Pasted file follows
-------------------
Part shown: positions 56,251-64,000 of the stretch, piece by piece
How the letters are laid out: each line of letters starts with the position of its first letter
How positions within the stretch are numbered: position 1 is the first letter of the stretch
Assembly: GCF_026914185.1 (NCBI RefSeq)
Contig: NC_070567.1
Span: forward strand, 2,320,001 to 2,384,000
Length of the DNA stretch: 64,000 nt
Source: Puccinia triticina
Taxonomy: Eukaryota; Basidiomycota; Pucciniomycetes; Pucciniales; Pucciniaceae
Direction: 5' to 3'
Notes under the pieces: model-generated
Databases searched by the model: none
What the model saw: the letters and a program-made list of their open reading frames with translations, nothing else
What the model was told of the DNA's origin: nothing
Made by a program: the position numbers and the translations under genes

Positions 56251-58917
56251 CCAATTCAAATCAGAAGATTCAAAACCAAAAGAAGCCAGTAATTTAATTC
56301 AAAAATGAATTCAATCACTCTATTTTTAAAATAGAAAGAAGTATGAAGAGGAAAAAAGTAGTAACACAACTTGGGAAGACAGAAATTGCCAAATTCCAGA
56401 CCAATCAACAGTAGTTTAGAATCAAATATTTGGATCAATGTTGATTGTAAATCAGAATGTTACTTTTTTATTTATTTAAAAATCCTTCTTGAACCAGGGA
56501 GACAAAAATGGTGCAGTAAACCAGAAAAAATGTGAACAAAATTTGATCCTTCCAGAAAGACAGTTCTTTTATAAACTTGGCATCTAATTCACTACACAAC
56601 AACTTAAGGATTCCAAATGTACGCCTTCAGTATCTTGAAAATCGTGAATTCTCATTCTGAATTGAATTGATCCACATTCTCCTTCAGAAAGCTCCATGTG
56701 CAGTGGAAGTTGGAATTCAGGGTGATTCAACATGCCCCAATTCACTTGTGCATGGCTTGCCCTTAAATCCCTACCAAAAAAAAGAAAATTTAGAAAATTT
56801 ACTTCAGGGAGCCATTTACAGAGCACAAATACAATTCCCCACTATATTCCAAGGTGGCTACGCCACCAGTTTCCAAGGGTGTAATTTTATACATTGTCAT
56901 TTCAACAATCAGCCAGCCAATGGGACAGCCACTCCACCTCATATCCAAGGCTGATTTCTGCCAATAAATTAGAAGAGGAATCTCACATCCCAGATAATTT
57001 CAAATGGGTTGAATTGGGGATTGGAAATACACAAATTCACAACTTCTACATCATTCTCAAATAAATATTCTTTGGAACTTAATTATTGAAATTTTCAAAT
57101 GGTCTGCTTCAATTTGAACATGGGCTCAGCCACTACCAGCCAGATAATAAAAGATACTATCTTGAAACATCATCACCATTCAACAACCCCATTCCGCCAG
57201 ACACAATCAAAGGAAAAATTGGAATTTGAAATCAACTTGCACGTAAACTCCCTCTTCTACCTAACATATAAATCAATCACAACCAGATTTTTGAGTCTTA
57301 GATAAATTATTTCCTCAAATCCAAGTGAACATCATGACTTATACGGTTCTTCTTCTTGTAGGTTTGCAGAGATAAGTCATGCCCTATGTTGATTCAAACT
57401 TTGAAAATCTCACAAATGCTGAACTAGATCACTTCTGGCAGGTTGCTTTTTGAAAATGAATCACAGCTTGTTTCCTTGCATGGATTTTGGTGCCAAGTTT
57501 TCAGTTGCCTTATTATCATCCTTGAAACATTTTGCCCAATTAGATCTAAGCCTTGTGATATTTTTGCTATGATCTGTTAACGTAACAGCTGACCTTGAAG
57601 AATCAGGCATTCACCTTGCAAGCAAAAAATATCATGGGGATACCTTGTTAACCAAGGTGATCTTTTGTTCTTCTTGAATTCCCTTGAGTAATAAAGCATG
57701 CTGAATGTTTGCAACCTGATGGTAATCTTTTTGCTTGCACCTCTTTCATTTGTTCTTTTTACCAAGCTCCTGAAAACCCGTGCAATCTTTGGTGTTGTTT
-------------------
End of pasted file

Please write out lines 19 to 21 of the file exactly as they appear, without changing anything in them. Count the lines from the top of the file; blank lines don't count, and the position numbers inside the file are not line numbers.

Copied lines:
56401 CCAATCAACAGTAGTTTAGAATCAAATATTTGGATCAATGTTGATTGTAAATCAGAATGTTACTTTTTTATTTATTTAAAAATCCTTCTTGAACCAGGGA
56501 GACAAAAATGGTGCAGTAAACCAGAAAAAATGTGAACAAAATTTGATCCTTCCAGAAAGACAGTTCTTTTATAAACTTGGCATCTAATTCACTACACAAC
56601 AACTTAAGGATTCCAAATGTACGCCTTCAGTATCTTGAAAATCGTGAATTCTCATTCTGAATTGAATTGATCCACATTCTCCTTCAGAAAGCTCCATGTG